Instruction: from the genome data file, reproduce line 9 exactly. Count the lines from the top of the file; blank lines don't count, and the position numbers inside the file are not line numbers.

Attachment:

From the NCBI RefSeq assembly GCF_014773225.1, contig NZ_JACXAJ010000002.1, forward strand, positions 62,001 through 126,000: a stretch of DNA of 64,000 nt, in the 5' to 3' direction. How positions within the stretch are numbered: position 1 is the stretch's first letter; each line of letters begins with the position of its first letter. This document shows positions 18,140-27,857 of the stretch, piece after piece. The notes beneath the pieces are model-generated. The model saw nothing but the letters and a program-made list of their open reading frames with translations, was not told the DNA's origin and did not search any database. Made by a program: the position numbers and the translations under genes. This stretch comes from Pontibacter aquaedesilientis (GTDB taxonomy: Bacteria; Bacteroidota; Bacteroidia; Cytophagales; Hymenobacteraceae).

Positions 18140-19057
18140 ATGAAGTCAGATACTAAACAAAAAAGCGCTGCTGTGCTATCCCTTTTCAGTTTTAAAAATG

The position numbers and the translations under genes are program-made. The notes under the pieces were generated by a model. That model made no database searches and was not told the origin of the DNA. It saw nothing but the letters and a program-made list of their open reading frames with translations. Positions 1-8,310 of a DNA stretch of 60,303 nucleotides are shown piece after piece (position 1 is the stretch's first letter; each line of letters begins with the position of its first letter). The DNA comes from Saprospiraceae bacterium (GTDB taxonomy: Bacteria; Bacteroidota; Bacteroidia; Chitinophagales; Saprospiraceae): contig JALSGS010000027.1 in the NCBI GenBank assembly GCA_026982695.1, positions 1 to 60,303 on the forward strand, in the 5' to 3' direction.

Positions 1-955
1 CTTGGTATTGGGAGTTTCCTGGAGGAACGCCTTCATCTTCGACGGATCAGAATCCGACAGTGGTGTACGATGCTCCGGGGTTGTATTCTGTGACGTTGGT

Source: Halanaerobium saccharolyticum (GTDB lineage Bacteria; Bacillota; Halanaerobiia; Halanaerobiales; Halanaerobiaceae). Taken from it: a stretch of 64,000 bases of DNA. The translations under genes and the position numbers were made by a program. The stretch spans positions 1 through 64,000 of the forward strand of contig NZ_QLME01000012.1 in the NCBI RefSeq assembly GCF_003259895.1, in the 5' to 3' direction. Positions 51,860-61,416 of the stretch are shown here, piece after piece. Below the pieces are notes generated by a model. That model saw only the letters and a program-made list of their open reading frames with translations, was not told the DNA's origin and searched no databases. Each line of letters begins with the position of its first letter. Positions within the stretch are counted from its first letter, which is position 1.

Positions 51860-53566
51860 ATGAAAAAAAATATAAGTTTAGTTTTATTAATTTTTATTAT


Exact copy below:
51860 ATGAAAAAAAATATAAGTTTAGTTTTATTAATTTTTATTAT